Don’t let the Prada logo fool you; the Intrepid sunglasses are built for serious racing.
If you’re going to wear Prada sunglasses on a raceboat-and you’re not James Spithill driving BMW’s trimaran-you better prepare for the comments. “It might be helpful if they painted the logo green on the right side,” said Larry Emerson, tactician for Bo Kopaniasz’ Beneteau 36.7 Sorcerer, on which I guest-crewed at the recent Sperry Top-Sider San Diego NOOD.If you’re going to wear Prada sunglasses on a raceboat-and you’re not James Spithill driving BMW’s trimaran-you better prepare for the comments.
“It might be helpful if they painted the logo green on the right side,” said Larry Emerson, tactician for Bo Kopaniasz’ Beneteau 36.7 Sorcerer, on which I guest-crewed at the recent Sperry Top-Sider San Diego NOOD. “That way you won’t forget which way’s starboard.”
I could’ve picked a less overt time to test Prada’s Intrepid glasses-which the company fitted with a fighter-pilot style “Head-Up” display for Spithill in last month’s America’s Cup match-but I’m a glutton for sarcastic remarks. Plus, I wanted to show my new California friends how stylish I was.
On the sunny swells of the Pacific where the racing transpired, the Intrepids did a fine job taming the glare. But they didn’t provide the level of definition and contrast I’ve come to expect from high-end sailing sunglasses. The lenses I tested rated a 3 of 4 on Prada’s darkness scale, but here’s the kicker: they weren’t polarized. The company does offer the Intrepids with polarized/photochromatic lenses, which I would recommend for sailors.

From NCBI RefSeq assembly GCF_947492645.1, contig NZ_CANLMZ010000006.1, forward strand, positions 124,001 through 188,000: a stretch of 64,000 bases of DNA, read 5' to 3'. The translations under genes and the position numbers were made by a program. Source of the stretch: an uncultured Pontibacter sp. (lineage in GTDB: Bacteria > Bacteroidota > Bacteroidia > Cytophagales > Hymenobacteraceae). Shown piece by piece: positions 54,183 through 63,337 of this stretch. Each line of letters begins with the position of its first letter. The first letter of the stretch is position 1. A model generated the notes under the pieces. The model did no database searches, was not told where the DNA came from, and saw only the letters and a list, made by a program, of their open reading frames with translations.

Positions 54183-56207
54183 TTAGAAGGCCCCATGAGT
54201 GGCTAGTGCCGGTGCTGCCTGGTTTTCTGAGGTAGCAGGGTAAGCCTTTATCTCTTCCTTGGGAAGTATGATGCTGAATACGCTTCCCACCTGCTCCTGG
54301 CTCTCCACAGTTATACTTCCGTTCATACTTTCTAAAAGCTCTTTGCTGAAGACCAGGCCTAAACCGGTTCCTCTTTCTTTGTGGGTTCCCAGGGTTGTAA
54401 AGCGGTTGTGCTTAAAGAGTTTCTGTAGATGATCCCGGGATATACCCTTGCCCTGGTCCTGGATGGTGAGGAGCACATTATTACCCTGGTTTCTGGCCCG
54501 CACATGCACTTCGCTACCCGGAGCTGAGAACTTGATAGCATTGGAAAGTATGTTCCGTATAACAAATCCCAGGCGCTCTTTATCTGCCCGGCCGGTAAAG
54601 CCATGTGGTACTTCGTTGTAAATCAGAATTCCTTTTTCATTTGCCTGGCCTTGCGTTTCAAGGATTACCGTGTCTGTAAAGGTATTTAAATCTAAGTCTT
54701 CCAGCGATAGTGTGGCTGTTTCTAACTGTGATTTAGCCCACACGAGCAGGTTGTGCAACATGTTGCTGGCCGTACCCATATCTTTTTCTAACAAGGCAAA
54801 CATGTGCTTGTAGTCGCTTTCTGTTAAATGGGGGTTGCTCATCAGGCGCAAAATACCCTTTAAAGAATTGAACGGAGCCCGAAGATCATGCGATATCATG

Even without polarized lenses, the Intrepids have several practical features sailors will appreciate. For starters, the glasses come with a hard, protective case and a microfiber lens cloth. The lightweight, nylon/rubber injected frames have wide sidewalls, which block ambient light and keep the sun off your temples. Ventilation slits in the upper rims help the lenses stay fog-free; Soft rubber in the nose pads and earpieces keep the glasses firmly, and comfortably, in place. I wore the Intrepids all weekend, and they never disturbed the pressure points that other sunglasses tend to irritate. The Intrepids were so comfortable, in fact, I came home with a goofy-looking racoon tan. Thanks, Prada.
If it weren’t for that tiny, red logo that instantly gives them away, the Intrepids could pass for modest sailing sunglasses. But the Prada logo is so firmly imprinted on people’s minds-I swear it caused my wife’s heartbeat to quicken for just a second-these glasses will never pass for modest. Then again, neither will a 90-foot trimaran.
Available at Prada retailers worldwide, € 235 (approx. $316).